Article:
Cloud computing has been used for years. Be it in the form of a public or private cloud, as SaaS, IaaS, PaaS or as a combination form such as hybrid, virtual private or multi-cloud. Companies always see advantages in the flexibility of scope and application and the corresponding cost accounting based on actual benefit. These aspects are particularly important concerning the digitization of business processes in the sense of VUKA and mobile work. But there are a few very clear dos and don’ts when ascending into the world of clouds.
Don’t do it:
Not clearly defining ownership claims: With every form of cloud use, one thing must be ensured: the data is not retained by the cloud provider or managed with a technology that makes customers dependent on this same provider. This approach, known as vendor lock-in by cloud providers, is not recognizable as a problem at first glance. However, it becomes one when the provider ceases to provide services or customers switch to another provider. “In these cases, customers may be asked to checkout to regain possession of their data. If the provider has used non-standardized technologies for storage and management, it is very time-consuming to migrate data. Here, too, the customer sometimes has to make additional payments. An absolute no-go
Do not inquire about encryption in detail: Companies worry about data protection when exchanging data via the cloud. This is sometimes justified because if the data transmission is not encrypted, third parties can intercept it. As a result, only those who offer this service come into question as a provider. But there are also differences after the transfer. A cloud-only complies with GDPR requirements if storage, archiving, and management are also encrypted. »Just as the right to privacy is regulated by law, the GDPR particularly protects our data. Companies that work with such data must precisely document how they protect it, for example, through encryption during data transfer and storage. The same applies to the aspects where data is stored, for what purpose and for how long they are kept. The data must not leave the European legal area to ensure transparency and documentation. ”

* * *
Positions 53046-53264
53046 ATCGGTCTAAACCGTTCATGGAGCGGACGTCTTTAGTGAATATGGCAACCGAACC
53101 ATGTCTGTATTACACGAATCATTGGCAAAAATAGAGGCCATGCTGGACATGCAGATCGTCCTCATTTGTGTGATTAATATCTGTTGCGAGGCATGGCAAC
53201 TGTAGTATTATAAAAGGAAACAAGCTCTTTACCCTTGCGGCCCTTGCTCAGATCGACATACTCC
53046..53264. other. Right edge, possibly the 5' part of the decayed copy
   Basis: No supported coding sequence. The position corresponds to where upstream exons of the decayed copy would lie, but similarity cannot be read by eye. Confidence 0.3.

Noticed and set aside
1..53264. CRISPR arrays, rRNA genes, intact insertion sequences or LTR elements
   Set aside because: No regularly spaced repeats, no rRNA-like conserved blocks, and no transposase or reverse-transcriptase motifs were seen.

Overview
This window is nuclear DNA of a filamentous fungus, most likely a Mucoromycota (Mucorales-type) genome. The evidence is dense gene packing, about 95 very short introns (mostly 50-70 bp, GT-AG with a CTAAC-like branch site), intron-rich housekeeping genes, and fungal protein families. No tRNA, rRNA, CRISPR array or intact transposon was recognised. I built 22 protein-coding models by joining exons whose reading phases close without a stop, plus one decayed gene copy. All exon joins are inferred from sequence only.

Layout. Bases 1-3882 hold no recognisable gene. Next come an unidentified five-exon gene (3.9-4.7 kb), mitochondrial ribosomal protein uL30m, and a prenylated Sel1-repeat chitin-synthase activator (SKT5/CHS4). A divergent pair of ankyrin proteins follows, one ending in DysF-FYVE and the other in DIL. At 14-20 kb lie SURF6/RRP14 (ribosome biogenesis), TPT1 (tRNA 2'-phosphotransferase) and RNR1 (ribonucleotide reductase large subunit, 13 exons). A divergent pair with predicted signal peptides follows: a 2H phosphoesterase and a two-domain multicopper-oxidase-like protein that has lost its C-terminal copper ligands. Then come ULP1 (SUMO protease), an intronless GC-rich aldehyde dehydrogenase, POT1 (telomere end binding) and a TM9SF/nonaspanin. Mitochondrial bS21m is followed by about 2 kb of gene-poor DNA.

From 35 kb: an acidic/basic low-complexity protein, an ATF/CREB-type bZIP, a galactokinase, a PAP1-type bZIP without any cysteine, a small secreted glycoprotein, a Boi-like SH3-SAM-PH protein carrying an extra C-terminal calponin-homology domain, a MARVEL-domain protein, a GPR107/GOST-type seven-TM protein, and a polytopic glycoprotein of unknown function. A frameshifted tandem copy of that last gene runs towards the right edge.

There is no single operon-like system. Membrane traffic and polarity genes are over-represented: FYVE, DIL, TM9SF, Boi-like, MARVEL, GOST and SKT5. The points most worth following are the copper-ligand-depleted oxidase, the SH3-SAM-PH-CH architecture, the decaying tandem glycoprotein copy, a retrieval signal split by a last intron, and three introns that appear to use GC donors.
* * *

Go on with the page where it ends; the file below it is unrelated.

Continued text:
Leave the measures in the event of data loss unclear: whether it is a hacking attack or the provider’s services are discontinued – data can always be lost. »Incident management is part of our industry. In these cases, companies seek support from experts. So anyone who, as a cloud provider, does not create a catalogue of measures in the case of a data loss with the potential customer during the consultation or does not even address this topic is both arrogant and unprofessional.
Not taking full advantage of cloud applications: The greatest advantages of the cloud are the flexibility of the applications and the freedom to book exactly what is needed and only pay for that. This facilitates enterprise resource planning and the implementation of test environments. Rigid constructions such as pure private or public clouds as a homogeneous solution are no longer up-to-date and limit the possibilities of combining high security and flexibility. Rather, solutions such as hybrid or multi-cloud are now the means of choice.
Maintaining compliance: As already mentioned, measures on the type and scope of data backup and risk scenarios and corresponding procedures in cloud projects are part of the contract in written form. Transparency is the keyword here. Clear information, such as data transmission and storage, and complex security concepts and action plans for incident management play a role here.
Living individuality: Before entering a cloud environment, you need to determine what is required: »What is expected of the cloud? Which processes should run through the applications? Is it sensitive data? «Entrepreneurs have to ask and define all these questions because cloud environments are now very individual – hybrid and multi-clouds make it possible. With the multi-vendor cloud strategy, companies use several providers and share services such as IaaS, SaaS or PaaS.